Posted by Tania Kindersley.
I can’t remember how I first started making courgette fritters. I think I might have seen a recipe for them in a magazine. Anyway, I have been experimenting with them for a few months now, and the results were always very slightly disappointing. They were not nasty, but there was no va va voom. There was a terrible suspicion of blandness which hung over them.
The fritter seems, as far as I can tell, to come from the Near East – there are Libyan, Greek and Turkish versions, involving, variously, feta, onion, breadcrumbs, coriander, and mint. As usual, I refused to follow the given recipes (too bolshie and contrary), and embarked on inventing my very own. The disadvantage of this is the element of hit and miss. The advantage is that when you finally do get it right, you feel a saintly sense of achievement, in which I admit I am still basking.
Here is my definitive recipe, which was today’s lunch:
Half a courgette, grated
50 grams of cheddar cheese, grated
Good pinch of Malden Salt, and then another little one for luck
One dried chilli, finely sliced
Handful of watercress, chopped
One third of a cup of self-raising flour (when I say a cup, I mean a teacup, not a big old coffee mug)
And then some olive oil for frying
Whisk up the eggs, stir in all the other ingredients. You should have a nice thick batter. If it looks too runny, just add a tiny bit more flour. Heat enough olive oil to cover the bottom of a frying pan at just above medium (I use six on my stove). When it is hot, drop in tablespoonfuls of the mixture, spreading it out a little each time. You want the fritters to be like little fat Scotch pancakes, but not so thick that they don’t cook in the middle. Give them two minutes each side – they should be golden and slightly crispy round the edges.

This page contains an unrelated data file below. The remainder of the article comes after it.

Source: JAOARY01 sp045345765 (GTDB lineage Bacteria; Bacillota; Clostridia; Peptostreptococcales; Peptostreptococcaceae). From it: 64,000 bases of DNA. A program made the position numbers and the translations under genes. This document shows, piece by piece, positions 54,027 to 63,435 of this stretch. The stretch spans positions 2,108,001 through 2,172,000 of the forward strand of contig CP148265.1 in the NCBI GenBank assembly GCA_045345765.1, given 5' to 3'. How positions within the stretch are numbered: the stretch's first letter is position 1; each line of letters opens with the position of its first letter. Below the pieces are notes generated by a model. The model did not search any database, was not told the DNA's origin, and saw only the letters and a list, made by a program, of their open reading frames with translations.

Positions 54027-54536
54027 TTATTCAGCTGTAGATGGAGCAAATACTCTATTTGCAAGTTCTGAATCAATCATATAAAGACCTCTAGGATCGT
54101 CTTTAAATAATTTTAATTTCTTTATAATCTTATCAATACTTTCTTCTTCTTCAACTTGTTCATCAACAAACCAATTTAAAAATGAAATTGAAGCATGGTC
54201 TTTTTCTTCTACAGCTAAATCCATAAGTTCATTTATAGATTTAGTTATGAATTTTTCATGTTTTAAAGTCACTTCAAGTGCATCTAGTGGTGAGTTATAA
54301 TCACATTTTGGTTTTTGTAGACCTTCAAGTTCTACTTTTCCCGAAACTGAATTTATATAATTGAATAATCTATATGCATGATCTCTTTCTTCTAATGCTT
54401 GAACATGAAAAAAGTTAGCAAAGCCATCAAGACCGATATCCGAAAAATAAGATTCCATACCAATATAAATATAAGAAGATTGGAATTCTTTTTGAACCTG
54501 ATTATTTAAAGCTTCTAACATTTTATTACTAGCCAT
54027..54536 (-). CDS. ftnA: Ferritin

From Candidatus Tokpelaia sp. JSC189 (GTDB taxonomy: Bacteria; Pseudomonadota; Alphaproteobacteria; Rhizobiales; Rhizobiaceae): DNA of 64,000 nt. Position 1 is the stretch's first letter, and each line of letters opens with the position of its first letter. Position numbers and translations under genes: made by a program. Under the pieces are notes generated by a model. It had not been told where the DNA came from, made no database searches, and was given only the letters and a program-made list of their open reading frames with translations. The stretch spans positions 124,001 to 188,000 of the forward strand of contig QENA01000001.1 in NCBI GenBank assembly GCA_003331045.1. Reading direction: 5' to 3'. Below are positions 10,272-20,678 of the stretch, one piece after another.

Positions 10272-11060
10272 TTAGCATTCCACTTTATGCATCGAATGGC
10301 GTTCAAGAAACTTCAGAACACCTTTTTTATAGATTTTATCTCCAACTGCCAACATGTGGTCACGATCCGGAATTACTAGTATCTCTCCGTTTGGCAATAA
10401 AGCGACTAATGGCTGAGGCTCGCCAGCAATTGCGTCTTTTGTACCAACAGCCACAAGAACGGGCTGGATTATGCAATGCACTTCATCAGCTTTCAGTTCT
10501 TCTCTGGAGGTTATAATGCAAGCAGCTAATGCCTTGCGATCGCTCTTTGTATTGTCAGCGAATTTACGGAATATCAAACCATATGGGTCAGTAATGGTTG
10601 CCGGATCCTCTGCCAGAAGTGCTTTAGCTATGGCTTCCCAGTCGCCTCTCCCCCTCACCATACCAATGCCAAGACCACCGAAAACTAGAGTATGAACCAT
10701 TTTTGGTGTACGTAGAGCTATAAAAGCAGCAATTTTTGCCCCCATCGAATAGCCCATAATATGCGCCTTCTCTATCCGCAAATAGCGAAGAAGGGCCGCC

You can play around with this – you might like to add a little more cheese and a little less chilli. Sometimes I throw in some chopped basil, although I am not sure the flavour quite comes through the cooking process.
These are lovely for a quick lunch. They go especially well with a tomato salsa – just finely dice a couple of fat ripe tomatoes and a quarter cucumber and a red pepper, (the smaller the dice the better the salsa, so it is worth taking the trouble), add a good pinch of salt, a glug of olive oil, chopped basil and parsley, and a squeeze of lemon or lime, either works well. If you want a stronger flavour, add a very finely chopped garlic clove and a finely sliced red chilli, but you may find that this more robust salsa is better on its own with tortilla chips, because it can overwhelm the flavour of the fritters. And there you are - delicious, all the food groups represented, ready in ten minutes flat, and quite shockingly economical. What more can you ask of a dish?